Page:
CHDI’s conference (Session II) – Seminars by Drs. José Lucas and Michael Rape

Dr. José Lucas from the Center for Molecular Biology Severo Ochoa in Madrid spoke about this recent work in the role of mHTT in altered splicing and adenylation of mRNAs in HD. Jose started by describing his pioneering work in tau splicing alterations in the HD brain. He also described splicing changes in TAF1 protein, which leads to striatal degeneration and dyskinesias in a rare genetic disorder. He postulates that mHTT leads to changes in SRSF6 with multiple effects, one to modulate Tau splicing, and sec and, to a TAF1 loss of function. Because of these independent observations, his lab pursued a deeper unbiased analysis of RNA binding proteins and global missplicing events occurring in HD. He identified 342 genes misspliced in human and rodent samples, including several genes known to lead to degeneration when mutated. He then focused on altered splicing factors that might explain the phenotypes observed, such as TIA1, hNRPC, U2AF2, and RBFOX, the latter one being a key factor that is down regulated in HD. They created a transgenic mouse over-expressing RBFOX1 and crossed them to the R6/1 mouse model, leading to an attenuation of disease. He referred to work done in 2011 by Dr. Nancy Bonini and focused on a set of genes known to moderate RNA toxicity in flies, including musclebound and the orb2 (CPEB4 is the mammalian ortholog), a gene that regulates polyadenylation. CPEB provides also regulation of translation at synapses in a temporal manner. Jose then showed that CPEB1 and -4 are altered in HD, and determined that 20% of the transcripts have changes in adenylation, including SLC19A3, a transporter for thiamine in the brain endothelium. Deficiencies in SLC19A3 can be restored by administration of biotin, presumably via an effect on SLC19A3 levels. Therefore, if his hypothesis is correct, then HD patients should have less thiamine concentration in CSF and in brain parenchyma. A final set of studies showed that thiamine and biotin supplementation therapy can restore behavioral changes in R6/2 and Q175 models. A patent has been filed, and a small clinical study has been planned (called the HUNTIAM study) to evaluate safety of this supplementation strategy and the doses that work in mice are very high and they showed some toxicity in the rodent studies. Additional work to extend the diminished levels of thiamine in CSF is bering explored in a longitudinal study with the Sant Pau hospital in Barcelona.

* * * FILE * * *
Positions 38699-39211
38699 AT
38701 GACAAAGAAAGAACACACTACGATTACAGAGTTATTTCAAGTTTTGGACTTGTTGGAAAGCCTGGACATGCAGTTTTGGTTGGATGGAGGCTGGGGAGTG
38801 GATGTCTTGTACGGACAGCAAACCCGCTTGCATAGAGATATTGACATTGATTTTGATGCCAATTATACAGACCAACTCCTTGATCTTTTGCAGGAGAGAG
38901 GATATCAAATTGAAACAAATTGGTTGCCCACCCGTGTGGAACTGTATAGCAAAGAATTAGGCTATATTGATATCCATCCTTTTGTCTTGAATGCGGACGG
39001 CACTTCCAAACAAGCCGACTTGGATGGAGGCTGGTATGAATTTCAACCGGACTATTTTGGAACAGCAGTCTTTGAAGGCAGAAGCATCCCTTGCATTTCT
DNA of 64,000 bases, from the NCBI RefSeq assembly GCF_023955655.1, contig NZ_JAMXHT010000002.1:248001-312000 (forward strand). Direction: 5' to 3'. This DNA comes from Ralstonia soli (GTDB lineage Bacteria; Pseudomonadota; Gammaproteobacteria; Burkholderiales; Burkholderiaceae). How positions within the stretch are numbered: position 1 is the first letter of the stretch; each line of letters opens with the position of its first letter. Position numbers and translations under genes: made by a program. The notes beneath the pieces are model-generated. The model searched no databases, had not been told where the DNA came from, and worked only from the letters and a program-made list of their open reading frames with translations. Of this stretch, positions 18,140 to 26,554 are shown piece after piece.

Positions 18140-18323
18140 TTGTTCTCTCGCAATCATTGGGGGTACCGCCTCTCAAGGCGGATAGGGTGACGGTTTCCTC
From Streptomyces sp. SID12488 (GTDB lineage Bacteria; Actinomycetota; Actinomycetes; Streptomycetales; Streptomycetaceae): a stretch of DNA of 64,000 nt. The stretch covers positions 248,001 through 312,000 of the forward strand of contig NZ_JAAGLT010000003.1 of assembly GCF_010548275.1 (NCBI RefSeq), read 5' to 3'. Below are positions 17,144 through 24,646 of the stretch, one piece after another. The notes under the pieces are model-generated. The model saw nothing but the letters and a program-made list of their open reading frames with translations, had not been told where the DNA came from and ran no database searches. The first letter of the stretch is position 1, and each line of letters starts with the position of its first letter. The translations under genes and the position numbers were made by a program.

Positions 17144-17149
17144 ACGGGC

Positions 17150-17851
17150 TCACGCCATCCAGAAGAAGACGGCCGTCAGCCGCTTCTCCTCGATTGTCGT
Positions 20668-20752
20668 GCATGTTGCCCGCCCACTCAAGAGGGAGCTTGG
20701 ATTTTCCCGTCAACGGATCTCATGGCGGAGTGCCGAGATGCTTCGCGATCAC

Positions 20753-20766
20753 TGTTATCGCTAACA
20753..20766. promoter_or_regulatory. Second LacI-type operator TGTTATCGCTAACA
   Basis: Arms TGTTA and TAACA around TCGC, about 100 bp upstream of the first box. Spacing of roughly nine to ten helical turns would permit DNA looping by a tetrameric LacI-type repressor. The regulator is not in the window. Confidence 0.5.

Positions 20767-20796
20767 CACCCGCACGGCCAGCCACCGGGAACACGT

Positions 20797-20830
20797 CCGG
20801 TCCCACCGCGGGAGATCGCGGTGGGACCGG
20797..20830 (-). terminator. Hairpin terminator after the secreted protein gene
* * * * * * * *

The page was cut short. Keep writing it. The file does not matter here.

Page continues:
Dr. MICHAEL RAPE

Dr. Michael Rape from Berkeley University and the Howard Hughes Medical Institute spoke about the mechanisms that degrade the HTT protein via the proteasome, a critical step in regulating the expression level of the protein, and an important area for therapeutic development. Key challenges for this area have been the identification of ubiquitin-ligase complexes that can modify HTT and target it for degradation, and the specific lysine amino acid residues that get modified and that regulate its half-life. He then describes the recent unpublished work that has led him to identify the E3 ligase that works to modify HTT directly and degrade it. His team has reconstituted HTT ubiquitination in vitro, opening the way for identification of HTT modified sites, and of a screening system to identify molecular glues – small molecules that promote the interaction between HTT and the identified E3 ligase.

Michael Rape speaking about HTT targeted degradation

He claims that the degradation signals for HTT are in the region after the first HEAT domain of HTT. Using a GFP fusion with 508 AA N-terminal HTT and performing a screen in stably transfected neuroblastoma cells to identify factors that would promote aggregation of this fragment (which normally does not aggregate). Using various stress signals, aggregates appears in these cells, and after removal of the stressors, the aggregates (‘foci’) are cleared. Extended stress exposure leads to a CAG length dependent aggregation, even after extended washout periods. This enabled an E3 ligase and effectors genomic screen which led to the identification of the complexes that can affect this process, delaying clearance of HTT, RNF126b and UBE2K. RNF126 directly binds to HTT and the p97/VCP disaggregase. It is also highly expressed in the brain. Furthermore, Rape’s lab showed that a degradation assay can be developed to show direct activity of RNF126 complexes on HTT in cells. RNF126 KO increased HTT aggregation, and the over-expression can degrade it in a cellular context. Additionally, a reconstituted ubiquitination system was achieved with purified RNF126 and HTT. Point mutants that inactivated the RNF12 catalytic activity did not have such an activity. The E2 enzymes are UBE2K and UBE2D3. He also showed that this system also works for full length HTT ubiquitination, not just on the shorter reporter system.

His work suggests that a system exists to control HTT aggregation and therefore open the way for the identification of small molecules that can target HTT for degradation.

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